b) introducing at least one sample into the flow cell through at least one sample inlet;
c) allowing each sample to flow into each sample channel;
d) measuring characteristics of the sample and the flow cell at the sensing area; and
e) removing the sample from each sample channel.
44. A process according to claim 43, wherein the flow cell further comprises at least one sample outlet positioned in an operable relationship to at least one sample channel.
45. A process according to claim 43, further comprising the step of introducing at least two different samples into the flow cell through at least one sample port and allowing the samples to mix in one sample channel.
46. A process according to claim 43, wherein the physical characteristics of the sample are selected from the group consisting of: temperature; pressure; refractive index; and pH.
47. A process according to claim 44, wherein the physical characteristics of the sample are selected from the group consisting of: temperature; pressure; refractive index; and pH.
48. A process according to claim 43, wherein the sample is selected from the group consisting of: a liquid sample; a gas sample; and a complex sample.
49. A process according to claim 44, wherein the sample is selected from the group consisting of: a liquid sample; a gas sample; and a complex sample.
50. A process according to claim 43, wherein the characteristics of the sample are biochemical characteristics.
51. A flow cell kit comprising an upper substrate having at least one sample channel and at least one sample port disposed therein; at least one optical fiber channel holder having at least one optical fiber having a grating disposed therein; wherein the optical fiber channel holder has a means to connect to the upper substrate; and a lower substrate having a means to connect to the optical fiber channel holder on a side opposite from the upper substrate.
52. A flow cell kit according to claim 51, wherein the upper and lower substrates each have a means to interconnect with each other.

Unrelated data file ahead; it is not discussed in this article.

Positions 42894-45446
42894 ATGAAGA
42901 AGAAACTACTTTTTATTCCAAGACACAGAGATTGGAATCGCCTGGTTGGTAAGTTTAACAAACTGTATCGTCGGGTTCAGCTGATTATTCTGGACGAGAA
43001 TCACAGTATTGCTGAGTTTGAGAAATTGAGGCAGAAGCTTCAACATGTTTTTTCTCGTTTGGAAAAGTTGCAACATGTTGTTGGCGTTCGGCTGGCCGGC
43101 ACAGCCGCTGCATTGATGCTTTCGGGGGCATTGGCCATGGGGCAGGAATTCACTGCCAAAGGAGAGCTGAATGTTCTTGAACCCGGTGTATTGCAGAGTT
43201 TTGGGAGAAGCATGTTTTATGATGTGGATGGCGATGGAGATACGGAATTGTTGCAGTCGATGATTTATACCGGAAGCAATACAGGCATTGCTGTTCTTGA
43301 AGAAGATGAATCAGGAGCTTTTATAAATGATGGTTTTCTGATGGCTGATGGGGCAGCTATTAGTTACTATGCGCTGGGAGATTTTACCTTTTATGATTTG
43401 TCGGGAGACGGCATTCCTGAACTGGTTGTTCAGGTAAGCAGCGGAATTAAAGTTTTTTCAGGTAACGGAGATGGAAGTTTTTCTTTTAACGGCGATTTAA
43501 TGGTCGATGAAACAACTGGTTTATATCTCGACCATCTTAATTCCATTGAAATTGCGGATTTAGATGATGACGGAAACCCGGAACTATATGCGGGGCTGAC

Descripción
CROSS-REFERENCE TO RELATED APPLICATIONS

[0001] This application claims the benefit of U.S. Provisional Patent Application serial No. 60/422,495, entitled “Device for Liquid and Air Sampling and Detection Using Optical Fiber-Based Sensors,” filed Oct. 31, 2002, which is incorporated by reference herein in its entirety.

FIELD OF THE INVENTION

[0002] The present invention relates to flow cells. In particular, it relates to a flow cell having a grating-based optical fiber sensor incorporated therein.

BACKGROUND OF THE INVENTION

[0003] Flow cells have been constructed for liquid-phase measurements using fluorescent-based devices that require the sensor surface to be in contact with the environment. These flow cells are primarily designed to enhance the sensing characteristics of a particular component by blocking background light from influencing the sensor response. The device enclosure is constructed in a way to limit background light, a primary noise factor in fluorescent applications. Because the primary purpose of the cell is to control coupled light, the cell does not take into account rigid support for the optical fiber or additional processing needs such as mode stripping. In addition, flow cells have configurations that require external pumps or other methods to bring the external environment to the sensor as opposed to directly exposing the sensor to the external environment.